Virginity is an overly romanticised societal construct


Credit: Maya Avelar / The Foothill Dragon Press

Chloe Hilles


We are taught the concept of virginity in all different places of life. In school, health education teaches that a virgin is described as someone who has never had sex. In some religious context, we are taught to remain virgins until marriage in order to purify the wedlock. By our parents, we are either taught abstinence or sexual freedom—two very different approaches to educating about sex. From our peers and society, we learn that being a virgin is frowned upon but being sexually active shouldn’t be discussed. Are you confused yet?—because I am.

A virgin is described as someone who has never had sex. Colloquially, you will primarily hear of girls being referred to as virgins. Societal norms have constructed virginity into an unnecessary milestone for females and a conquest for males, therefore a common discussion amongst teens revolves around: “Have you lost your virginity yet?”

Virginity is not a tangible object, so how can you lose something that isn’t palpable? Is this a trade system? Would I have someone else’s virginity in exchange for mine?

Sex and virginity are topics that are often danced around when it comes up in conversation. A school or classroom atmosphere makes it sound sterile and strange. At home and with parents, sex is viewed as taboo and many girls and boys aren’t comfortable talking to their parents about virginity. The lack of conversation is what leads to a copious amount of misconceptions about sex, but virginity in particular. One of these utterly erroneous notions is that a girl isn’t a virgin if she uses a tampon.

Some religious or family beliefs may encourage girls to remain abstinent until marriage, and that the hymen is the determining factor of this “purity.” An even more extreme idea is that even using a tampon will tarnish a female’s purity because the hymen would be stretched. The belief that if the hymen is stretched or torn, a woman is no longer a virgin is complete ignorance; having a hymen is not correlated with never having had sex.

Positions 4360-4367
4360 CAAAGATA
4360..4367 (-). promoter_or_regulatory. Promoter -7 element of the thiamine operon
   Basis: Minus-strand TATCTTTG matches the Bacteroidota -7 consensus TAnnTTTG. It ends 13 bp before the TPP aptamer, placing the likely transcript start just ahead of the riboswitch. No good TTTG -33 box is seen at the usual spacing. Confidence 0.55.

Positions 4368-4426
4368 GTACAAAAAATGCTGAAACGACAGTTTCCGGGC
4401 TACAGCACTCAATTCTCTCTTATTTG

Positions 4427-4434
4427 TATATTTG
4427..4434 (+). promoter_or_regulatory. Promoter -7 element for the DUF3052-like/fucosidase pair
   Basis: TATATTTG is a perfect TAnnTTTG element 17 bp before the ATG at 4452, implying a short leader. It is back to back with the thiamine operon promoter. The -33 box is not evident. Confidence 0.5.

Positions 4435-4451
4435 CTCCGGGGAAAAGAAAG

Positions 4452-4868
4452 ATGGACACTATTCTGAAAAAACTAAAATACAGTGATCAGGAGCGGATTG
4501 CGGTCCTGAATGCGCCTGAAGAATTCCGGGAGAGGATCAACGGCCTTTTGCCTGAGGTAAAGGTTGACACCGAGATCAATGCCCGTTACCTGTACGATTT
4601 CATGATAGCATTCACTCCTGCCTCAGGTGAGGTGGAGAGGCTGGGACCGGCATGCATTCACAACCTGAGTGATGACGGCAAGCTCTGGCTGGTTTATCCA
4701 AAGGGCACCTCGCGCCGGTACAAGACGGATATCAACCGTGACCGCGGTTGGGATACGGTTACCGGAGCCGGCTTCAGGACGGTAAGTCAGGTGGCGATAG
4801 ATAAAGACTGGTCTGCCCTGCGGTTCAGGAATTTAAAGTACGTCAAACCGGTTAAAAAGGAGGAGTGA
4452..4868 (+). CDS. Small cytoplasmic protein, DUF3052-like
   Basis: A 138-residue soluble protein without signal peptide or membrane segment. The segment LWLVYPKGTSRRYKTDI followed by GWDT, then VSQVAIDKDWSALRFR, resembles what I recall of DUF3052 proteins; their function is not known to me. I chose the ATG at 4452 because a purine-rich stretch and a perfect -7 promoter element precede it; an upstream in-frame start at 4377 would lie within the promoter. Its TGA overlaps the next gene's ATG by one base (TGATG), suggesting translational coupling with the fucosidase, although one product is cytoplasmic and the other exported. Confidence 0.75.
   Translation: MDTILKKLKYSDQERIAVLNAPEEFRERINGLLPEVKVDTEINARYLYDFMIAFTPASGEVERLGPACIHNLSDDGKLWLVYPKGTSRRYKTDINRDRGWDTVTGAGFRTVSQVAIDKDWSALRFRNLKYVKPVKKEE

The hymen is a thin, fleshy tissue at the opening of the vagina and, just like every other part of the body, the hymen is different for everyone. Some are small, some are bigger and some people don’t have one at all. For most people, the hymen is already stretched before they have vaginal sex, which could be attributed to biking, wearing a tampon, or masturbating. If the hymenal tissue is the determining factor of virginity, then we all “lost” our virginity after learning how to ride a bike at age 6.  

Most importantly, virginity is different for everyone. While Merriam-Webster dictionary defines a virgin as a person who has not had sexual intercourse, it can mean different things for different people. Sexual intercourse implies penetrative sex, or penis-in-vagina sex. But what about oral sex? Are homosexual couples forever virgins? The concept of virginity is heteronormative and only implies the usage of a penis and a vagina.

For a lesbian couple, the loss of virginity may come after the first time a girl experiences cunniligus; or a heterosexual girl may feel like she has experienced a sexual encounter and is no longer a virgin. The same goes for a gay couple: is their virginity a factor when only giving or received fellatio or anal sex? All are still sexual experiences, but a loss of virginity is viewed through a cultural eye as being limited to penis-vagina sex, which is why the concept of being a virgin is exclusive and outdated.

It is critical to note that while it may feel like every high schooler is talking about sex, not every high schooler is having sex. Only about 41 percent of teens have reported ever having sex, but that doesn’t mean that it is recurring. This number has decreased in the past 14 years from 54 percent to 41 percent—possibly because abstinence education is being taught more often in schools. Many choose to wait to have sex until marriage for either religious, familial or personal reasons. Some are just still waiting because they haven’t found a partner they trust and feel comfortable with. Other people may not want to have sex at all.

The most significant thing we can do in society is change the conversation around sex. It is mostly looked at as taboo, but sex should be accepted as a part of life instead of something people should feel guilty about. Virginity can become a less isolating concept if it is viewed from the perspective of something that isn’t lost, but instead as something that is meaningful.

What do you think?